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 Fishy Ecuador






There are some 800 species of fish found in the freshwater habitats of the Amazon and other regions of Ecuador. Only half that number or some 450 species are found in the Pacific ocean surrounding the  mainland and the islands. This discrepancy in numbers is due to the much higher nutritional value found in the murky Amazon waters where fruits, seeds and other organic materials are present in much higher proportion compared to the much clearer waters of the Pacific ocean. 


Fish are very abundant in the Amazon waters and provide an important food source for the native people there. From the large catfish (see left photo) to smaller fish like the oscar (see below, also valued for fish tanks) the selection is great. A giant among Amazon fish is Arapaima gigas, commonly called paiche in Ecuador. It can reach 3m in length and provide thus plenty of proteins for the lucky fisherman and his family. It inhabits lagoons and one can observe it coming up to the surface to breathe air. Doing so it is harped and caught. Unfortunately in many regions it is quite rare now due to extensive hunting them. Other well-known fish although not for food are the electric eel which reach lengths of 1.8m and can discharge some 650 volts, enough to stun the biggest preys. Many species play an important role as seed dispersers as they depend on fruits and seeds for their diet. Some fish even feed on leaves and other fallen detritus from the forest. 


Most feared by many outsiders are the piranhas. Just looking at their sharp teeth it is not hard to imagine why. But natives are not that much afraid and swim happily among them being more concerned about stepping on stingrays. Piranhas do not attack and concentrate on dead or hurt animals fulfilling roles of aquatic vultures. 


Stingrays are mostly encountered lying on sandy bottom in often shallow waters. On some sandy ocean beaches in Ecuador at certain times of the year, you have to be very careful to wade into the water as stepping on them elicits a poisonous sting which is very painful and somehow sours the beach vacation. That also goes for rivers and lagoons in the Amazon where they lay hiding in the mud. They are the only member of the shark and ray family which successfully invaded freshwater habitats. Stingrays mostly feed on fish, crustaceans and mollusks.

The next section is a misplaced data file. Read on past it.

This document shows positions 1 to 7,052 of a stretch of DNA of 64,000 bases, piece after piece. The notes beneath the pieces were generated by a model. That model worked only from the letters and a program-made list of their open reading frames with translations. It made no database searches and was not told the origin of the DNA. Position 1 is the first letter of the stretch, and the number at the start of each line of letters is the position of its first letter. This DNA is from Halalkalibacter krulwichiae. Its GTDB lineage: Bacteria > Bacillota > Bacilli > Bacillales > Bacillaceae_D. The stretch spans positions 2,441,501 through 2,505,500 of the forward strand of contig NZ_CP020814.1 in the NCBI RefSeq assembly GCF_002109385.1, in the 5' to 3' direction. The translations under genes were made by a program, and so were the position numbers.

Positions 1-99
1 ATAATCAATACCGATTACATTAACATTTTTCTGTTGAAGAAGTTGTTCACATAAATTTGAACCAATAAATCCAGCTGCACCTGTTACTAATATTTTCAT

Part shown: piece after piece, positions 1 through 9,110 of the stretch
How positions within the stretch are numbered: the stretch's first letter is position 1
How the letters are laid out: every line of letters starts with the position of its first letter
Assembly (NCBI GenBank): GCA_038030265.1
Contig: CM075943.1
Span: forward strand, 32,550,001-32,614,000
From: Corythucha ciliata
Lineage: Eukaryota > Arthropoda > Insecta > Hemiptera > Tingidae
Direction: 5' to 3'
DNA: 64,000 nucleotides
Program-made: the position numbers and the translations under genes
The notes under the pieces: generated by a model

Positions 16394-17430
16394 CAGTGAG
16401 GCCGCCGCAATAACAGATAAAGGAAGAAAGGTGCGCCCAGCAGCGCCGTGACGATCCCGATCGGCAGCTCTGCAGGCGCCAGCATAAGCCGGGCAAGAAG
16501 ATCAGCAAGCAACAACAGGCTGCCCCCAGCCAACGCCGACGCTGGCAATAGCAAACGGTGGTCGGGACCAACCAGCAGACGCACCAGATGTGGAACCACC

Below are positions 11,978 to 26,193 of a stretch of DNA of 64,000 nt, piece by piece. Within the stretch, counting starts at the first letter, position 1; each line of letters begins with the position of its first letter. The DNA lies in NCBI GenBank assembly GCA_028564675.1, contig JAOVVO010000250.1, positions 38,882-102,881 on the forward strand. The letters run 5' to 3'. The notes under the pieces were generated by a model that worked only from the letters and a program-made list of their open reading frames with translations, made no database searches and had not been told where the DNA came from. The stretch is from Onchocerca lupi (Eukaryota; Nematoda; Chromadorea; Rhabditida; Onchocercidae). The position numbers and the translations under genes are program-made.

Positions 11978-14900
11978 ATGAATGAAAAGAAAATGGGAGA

Sharks are most often found resting on the sea bottom as they miss a swim bladder to give them buoyancy. Other characteristics is that they lack true bones but that is more than made up by a strong cartilaginous structure which provide them also with ever growing teeth strong enough enough to crush turtle shells. The gills are not covered by a protective shield (operculum) and are so visible.


  For Fishes of Galapagos go to

 Natural History

The first fish-like creatures appeared in the Cambrian seas some 530 million years ago. They were soft-bodied, jawless and limbless fish similar to today's hagfish and lampreys. From those fish the first vertebrates (animals with a true backbone) evolved. So a fish is the common ancestor of all vertebrate animals (amphibians, reptiles, birds and mammals) to come. Heavily armored jawless fish known as ostracoderms evolved along with jawed and limbed fish, the placoderms (both extinct now). Sharks make their first appearance in the Ordovician times. Later in the Silurian period the first bony ancestors of our ray-finned and lobe-finned fish appeared. In the Devonian period also called the "Age of Fish" all of them roamed the waters with the ostracoderms being the most dominant among them. From among the lobe-finned fish a specie evolved air-breathing lungs from the swim bladder and enabled it to live for periods on dry land. This one became the ancestor of all tetrapods as it ventured more and more out the waters and adapted better to life on dry land until it was completely independent of the liquid neighborhood. That happened some 415 million years ago but some other lungfish did not evolve thus and six species of lungfish are still presently alive.

 Fish Classification

Fish are not a true clade but a paraphyletic group.  There are some 28 000 known species which comprises half of all species of the vertebrates.



40 species of lampreys


some 65 species of hagfish

(cartilaginous fish)

360 sharks
 500 rays, skates and stingrays

(bony fish)

26 000 ray-finned fish
1000 lobe-finned fish

 Biologically Speaking

Fish are cold-blooded aquatic animals being abundant in all waters. They are covered with scales and have two sets of paired fins and several unpaired ones. They have gills for taking up oxygen dissolved in the water (although lungfish evolved lungs). Another characteristic is their swim bladder which gives it buoyancy in the water. Rays and sharks lack however swim bladders and have to continuously swim as not to sink to the bottom. Almost all fish lay eggs into the water where they are fertilized by the male's sperm and then left to themselves. Some fish however are known to watch over eggs and fish like the skates give births inside the female body.


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